You can learn more about Keith's books, and read excerpts of his writing, at readkeithdixon.com.

10 responses to “Smoke Point”

  1. Erika Rae says:

    Wait. I am a kitchen smoker-upper, too – but largely because I’m a broiler. Hmmm. I want to believe! Tell your neighbor’s cook to come back. We at TNB have QUESTIONS.

    Nice post, by the way. ( :

    • Keith Dixon says:

      erika, it may be that our only entirely smokeless option is to become raw-foodies. and that’s just not in the cards for me. sounds like my neighbors are just going to have to suffer.

  2. Gloria says:

    Thanks for the awesome recipe. But nowhere on there does it say “it’s time to take the chicken out when the fire department is called.”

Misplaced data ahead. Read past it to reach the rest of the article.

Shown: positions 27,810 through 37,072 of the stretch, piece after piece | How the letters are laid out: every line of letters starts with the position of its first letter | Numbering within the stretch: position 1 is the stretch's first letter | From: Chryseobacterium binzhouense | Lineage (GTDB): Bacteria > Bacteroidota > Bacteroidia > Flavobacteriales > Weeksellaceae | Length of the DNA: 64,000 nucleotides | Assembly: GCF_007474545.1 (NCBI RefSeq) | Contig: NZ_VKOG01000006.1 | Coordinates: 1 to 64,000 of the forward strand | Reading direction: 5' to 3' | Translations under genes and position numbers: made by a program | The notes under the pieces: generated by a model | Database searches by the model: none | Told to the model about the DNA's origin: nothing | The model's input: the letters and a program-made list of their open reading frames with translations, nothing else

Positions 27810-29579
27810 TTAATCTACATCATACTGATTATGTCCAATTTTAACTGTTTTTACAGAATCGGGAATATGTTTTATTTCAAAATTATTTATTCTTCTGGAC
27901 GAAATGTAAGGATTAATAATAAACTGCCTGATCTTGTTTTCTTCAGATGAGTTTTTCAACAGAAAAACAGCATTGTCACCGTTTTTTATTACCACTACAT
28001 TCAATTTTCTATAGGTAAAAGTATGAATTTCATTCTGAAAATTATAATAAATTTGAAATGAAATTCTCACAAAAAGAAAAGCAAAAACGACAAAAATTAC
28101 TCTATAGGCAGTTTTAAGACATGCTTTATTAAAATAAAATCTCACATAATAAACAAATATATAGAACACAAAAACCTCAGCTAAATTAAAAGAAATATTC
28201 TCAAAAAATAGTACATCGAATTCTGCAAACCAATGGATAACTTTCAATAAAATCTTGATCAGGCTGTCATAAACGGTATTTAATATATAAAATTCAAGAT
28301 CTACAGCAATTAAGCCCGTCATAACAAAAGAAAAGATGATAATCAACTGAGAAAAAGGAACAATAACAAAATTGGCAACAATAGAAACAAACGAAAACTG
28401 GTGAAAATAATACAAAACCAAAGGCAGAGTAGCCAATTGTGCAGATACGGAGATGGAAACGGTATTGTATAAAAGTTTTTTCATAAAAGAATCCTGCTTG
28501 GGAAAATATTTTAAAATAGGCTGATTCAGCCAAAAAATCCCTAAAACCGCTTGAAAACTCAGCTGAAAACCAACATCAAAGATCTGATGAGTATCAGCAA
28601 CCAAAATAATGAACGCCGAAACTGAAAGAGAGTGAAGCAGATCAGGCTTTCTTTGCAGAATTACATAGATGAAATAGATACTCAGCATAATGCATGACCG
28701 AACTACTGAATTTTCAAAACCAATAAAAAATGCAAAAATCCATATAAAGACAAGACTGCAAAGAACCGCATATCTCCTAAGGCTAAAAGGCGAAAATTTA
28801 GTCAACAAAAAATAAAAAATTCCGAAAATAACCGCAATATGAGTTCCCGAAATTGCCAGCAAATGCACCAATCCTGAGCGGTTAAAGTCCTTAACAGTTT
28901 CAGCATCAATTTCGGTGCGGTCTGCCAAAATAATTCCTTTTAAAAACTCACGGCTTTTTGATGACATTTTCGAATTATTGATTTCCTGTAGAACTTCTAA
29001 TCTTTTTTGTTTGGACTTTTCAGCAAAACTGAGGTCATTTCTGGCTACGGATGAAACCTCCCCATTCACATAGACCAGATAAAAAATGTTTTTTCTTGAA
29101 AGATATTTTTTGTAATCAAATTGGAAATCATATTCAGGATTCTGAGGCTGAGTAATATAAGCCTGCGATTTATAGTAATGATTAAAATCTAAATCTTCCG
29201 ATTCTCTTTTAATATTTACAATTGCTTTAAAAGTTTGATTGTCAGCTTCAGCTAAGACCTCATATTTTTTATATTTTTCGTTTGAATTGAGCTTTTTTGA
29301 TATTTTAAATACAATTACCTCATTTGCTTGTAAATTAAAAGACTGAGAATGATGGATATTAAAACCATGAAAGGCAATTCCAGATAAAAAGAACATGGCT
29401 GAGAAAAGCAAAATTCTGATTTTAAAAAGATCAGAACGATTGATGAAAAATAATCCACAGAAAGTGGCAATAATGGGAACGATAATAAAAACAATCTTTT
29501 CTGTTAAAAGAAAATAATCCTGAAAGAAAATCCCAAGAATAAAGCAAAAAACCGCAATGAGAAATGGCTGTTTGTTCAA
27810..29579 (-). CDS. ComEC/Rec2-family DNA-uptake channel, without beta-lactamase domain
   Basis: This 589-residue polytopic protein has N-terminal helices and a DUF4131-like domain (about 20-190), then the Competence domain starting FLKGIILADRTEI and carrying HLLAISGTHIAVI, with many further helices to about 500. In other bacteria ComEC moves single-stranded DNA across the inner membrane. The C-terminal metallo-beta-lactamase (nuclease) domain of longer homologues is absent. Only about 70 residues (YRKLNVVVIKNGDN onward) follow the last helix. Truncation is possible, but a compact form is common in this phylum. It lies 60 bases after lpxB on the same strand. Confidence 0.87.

This was fun – a neat glimpse into life in L.A. – -which I can’t even fathom. It seems so exotic and urban and city-ish.

    Fun post.

    Good luck!

  3. imaonc says:

    No smoke tonite! [of course my kitchen has 3 windows and a sliding glass door so it’s not an issue]. I followed the recipe exactly, except our oven is a bit bigger than the average NYC kitchen so I lowered the rack some. Served with Japanese “stickey” rice and stir fried beans and waterchestnuts with sesame oil.
    It was perfect. Thanks we will have this regularly.

  4. MMeeker says:

    LOVE love love that you added mentioned recipe. I’m a smoke detector setter offer myself. That’s how my family is summoned to dinner. Tall one removes the battery, short one waves a dish towel to dissipate smoke.